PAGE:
Tuesday, July 21, 2009

MaineLining - Day 4 - Forts, Arsenals and Poets

We found the Super 8 in Bangor last night and decided to stay there. MeAsWe and Me stayed at plenty of S8’s during our trips, but this one was especially nice. The breakfast bar was fully packed with donuts, cereals, milks, coffee (24 hour btw) and everything they advertise. Usually we find one of the juice machines broken, maybe 1 english muffin or the coffee is not ready. It was a welcomed change from the norm. First on the agenda is a trip to an auto part store to replace the burned out taillight bulbs. Thanks to the V-Rodder from Canada that told us they were burned out last night.

With the bulbs installed and working we headed for Cole’s Transportation Museum. Museums are worth 1000 points in the OSJ hunt. We pulled into the parking lot and found more than just the museum. There was a tank (1000 points), a thru truss bridge (500 points) as bonuses to the bonii location.

Our next destination was a president town, Clinton. Now if Hillary had gotten herself elected this would have been worth double points, like the Franklins (Pierce and Roosevelt). Oh we did inhale btw.

One of the neat things about the treasure hunt, by going to places you would not ordinarily go to, you end up on roads you would probably never travel on. The Treasure Hunt is a game with no real reward at the end other than you can say you got more points than anyone else, hence presumably you road to more places, the real benefit is the roads and places you see.

Fort Halifax is located in Winslow Maine and the oldest blockhouse in the US. It is also a National Landmark.

This bridge is not special, but it sure was a pain to take a picture of and why I posted here. We had to cross an intersection that curved around a bend, crossing multiple RR tracks and their off shoots, make a U – Turn and come to rest just far enough to peak around the corner to take a picture. What some will do for 500 points.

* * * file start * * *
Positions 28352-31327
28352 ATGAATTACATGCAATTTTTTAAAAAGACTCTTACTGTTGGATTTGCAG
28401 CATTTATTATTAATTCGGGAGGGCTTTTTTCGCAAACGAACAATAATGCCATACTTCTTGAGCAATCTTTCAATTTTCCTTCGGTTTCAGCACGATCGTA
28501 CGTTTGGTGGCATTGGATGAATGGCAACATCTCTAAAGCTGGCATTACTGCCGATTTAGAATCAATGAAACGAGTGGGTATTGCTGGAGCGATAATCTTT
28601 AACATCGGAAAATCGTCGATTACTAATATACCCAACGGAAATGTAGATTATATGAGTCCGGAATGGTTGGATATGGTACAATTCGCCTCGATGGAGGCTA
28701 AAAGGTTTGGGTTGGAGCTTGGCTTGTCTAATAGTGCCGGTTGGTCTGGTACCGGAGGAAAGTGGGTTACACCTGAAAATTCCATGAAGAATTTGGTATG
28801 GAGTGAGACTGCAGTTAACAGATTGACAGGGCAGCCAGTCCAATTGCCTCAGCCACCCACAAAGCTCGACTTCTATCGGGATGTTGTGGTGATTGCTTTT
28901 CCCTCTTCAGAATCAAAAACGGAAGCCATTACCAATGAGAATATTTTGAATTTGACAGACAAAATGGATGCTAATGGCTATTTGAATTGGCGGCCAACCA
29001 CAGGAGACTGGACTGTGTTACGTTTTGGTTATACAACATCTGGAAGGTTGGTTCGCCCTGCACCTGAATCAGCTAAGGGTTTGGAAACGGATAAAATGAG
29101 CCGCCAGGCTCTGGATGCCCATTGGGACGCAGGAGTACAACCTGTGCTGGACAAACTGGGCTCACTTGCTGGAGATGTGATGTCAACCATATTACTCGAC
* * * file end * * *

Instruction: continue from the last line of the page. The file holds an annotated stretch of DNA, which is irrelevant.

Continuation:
Muffler Men is a term to describe statues used as roadside advertising made in the 60’s and 70’s. International Fiberglass of Venice, CA made the most famous of these 20 foot tall statues and have become icons of roadside treasure hunters. This is a midget wanna-be muffler man.

Winding our way down from Bangor to Augusta our time sensitive stop was North Country Harley Davidson for a stamp. With that out of the way, we headed for some more landmarks.

Fort Western is on the banks of the Kennebec River and sits right on the Augusta Town Hall grounds. It is oldest surviving wooden fort in the US, built in 1754.

Next stop, Kennebec Arsenal. This is the most intact military munitions depot built still existing, erected between 1828-1838. What struck me, it looked like the abandoned mental institutions I have been to in previous treasure hunts. Further research showed that it had been used as a state mental hospital at one time. The place has essentially been unused for 30 years.

Making our way south, MeAsWe reminded me, we should be hungry and maybe a bite to eat was in order. I knew exactly where we were headed. I have eaten at the A-1 Diner in Gardiner multiple times and have always enjoyed my meals here. It is on the pricey side, well actually it is down right expensive for lunch, but good. One thing about Diners is it seems to be easy to strike up a conversation with the people. I don’t know if it is the size that makes it easy to break down those barriers, the quaintness or is it something the diner owners pump into the air. I have been to well over 100 diners and all seem to be the same.

It is 3pm as we head out of the A-1, and we are headed for New Hampshire for some president towns and 2 HD dealers for stamps. Even though the first HD dealer is only 75 miles away I had my doubts we would make it there by 5. A quick call to the dealer would tell me if they were open to 6. No answer, no voice mail, no nothing. I called the other dealership and they were open until 6. I asked about the one further north (they own it) and she told me they were closed on Tuesday.

We have one quick stop in Gardiner, Erwin A Robinson House, a National Landmark. Now I have to admit most of the places I don’t have a clue why they are Landmarks until after I get home and do some research for posting a Waymark.com This guy was a poet and won the Pulitzer Prize in 1922, 1925 and 1928.

At this point it was 4pm or so, we were 175 miles to home, and it was beginning to rain. We decided we had chased enough for the last 4 days and to simply head home via slabs. Well sorta. I-295 is under construction and the south bound side is closed. We are detoured down US 201 to Brunswick. Making Brunswick, I tell MeAsWe that I simply need to take a rest. Lunch has given me the sleepy’s. We parked our selves in a booth in Subway, pretended to read the paper at the booth and both of us fell asleep for the next 30 to 45 minutes. Waking up we find it is raining steadily and we head out on the slabs for the 3-4 hour ride home.

No comments: